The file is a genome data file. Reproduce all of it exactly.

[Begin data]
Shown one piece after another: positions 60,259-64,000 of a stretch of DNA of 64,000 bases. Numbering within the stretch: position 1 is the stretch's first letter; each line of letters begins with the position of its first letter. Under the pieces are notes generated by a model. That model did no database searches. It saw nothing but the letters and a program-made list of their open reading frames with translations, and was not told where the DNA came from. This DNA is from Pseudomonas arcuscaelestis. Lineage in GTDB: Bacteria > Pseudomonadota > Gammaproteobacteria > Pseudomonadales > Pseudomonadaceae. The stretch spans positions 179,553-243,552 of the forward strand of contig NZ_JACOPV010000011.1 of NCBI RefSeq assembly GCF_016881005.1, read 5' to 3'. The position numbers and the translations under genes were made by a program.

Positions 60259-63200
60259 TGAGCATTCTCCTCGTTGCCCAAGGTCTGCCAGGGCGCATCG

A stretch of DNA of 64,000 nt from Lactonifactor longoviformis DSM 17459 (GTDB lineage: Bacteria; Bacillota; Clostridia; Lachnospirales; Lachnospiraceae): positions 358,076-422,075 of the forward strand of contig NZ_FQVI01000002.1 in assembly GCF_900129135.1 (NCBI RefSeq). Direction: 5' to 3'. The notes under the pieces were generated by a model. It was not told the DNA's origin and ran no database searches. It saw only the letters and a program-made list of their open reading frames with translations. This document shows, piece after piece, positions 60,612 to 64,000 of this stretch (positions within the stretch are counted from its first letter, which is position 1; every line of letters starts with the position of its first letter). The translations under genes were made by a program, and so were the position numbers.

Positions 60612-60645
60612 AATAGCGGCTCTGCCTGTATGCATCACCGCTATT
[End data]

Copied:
Shown one piece after another: positions 60,259-64,000 of a stretch of DNA of 64,000 bases. Numbering within the stretch: position 1 is the stretch's first letter; each line of letters begins with the position of its first letter. Under the pieces are notes generated by a model. That model did no database searches. It saw nothing but the letters and a program-made list of their open reading frames with translations, and was not told where the DNA came from. This DNA is from Pseudomonas arcuscaelestis. Lineage in GTDB: Bacteria > Pseudomonadota > Gammaproteobacteria > Pseudomonadales > Pseudomonadaceae. The stretch spans positions 179,553-243,552 of the forward strand of contig NZ_JACOPV010000011.1 of NCBI RefSeq assembly GCF_016881005.1, read 5' to 3'. The position numbers and the translations under genes were made by a program.

Positions 60259-63200
60259 TGAGCATTCTCCTCGTTGCCCAAGGTCTGCCAGGGCGCATCG

A stretch of DNA of 64,000 nt from Lactonifactor longoviformis DSM 17459 (GTDB lineage: Bacteria; Bacillota; Clostridia; Lachnospirales; Lachnospiraceae): positions 358,076-422,075 of the forward strand of contig NZ_FQVI01000002.1 in assembly GCF_900129135.1 (NCBI RefSeq). Direction: 5' to 3'. The notes under the pieces were generated by a model. It was not told the DNA's origin and ran no database searches. It saw only the letters and a program-made list of their open reading frames with translations. This document shows, piece after piece, positions 60,612 to 64,000 of this stretch (positions within the stretch are counted from its first letter, which is position 1; every line of letters starts with the position of its first letter). The translations under genes were made by a program, and so were the position numbers.

Positions 60612-60645
60612 AATAGCGGCTCTGCCTGTATGCATCACCGCTATT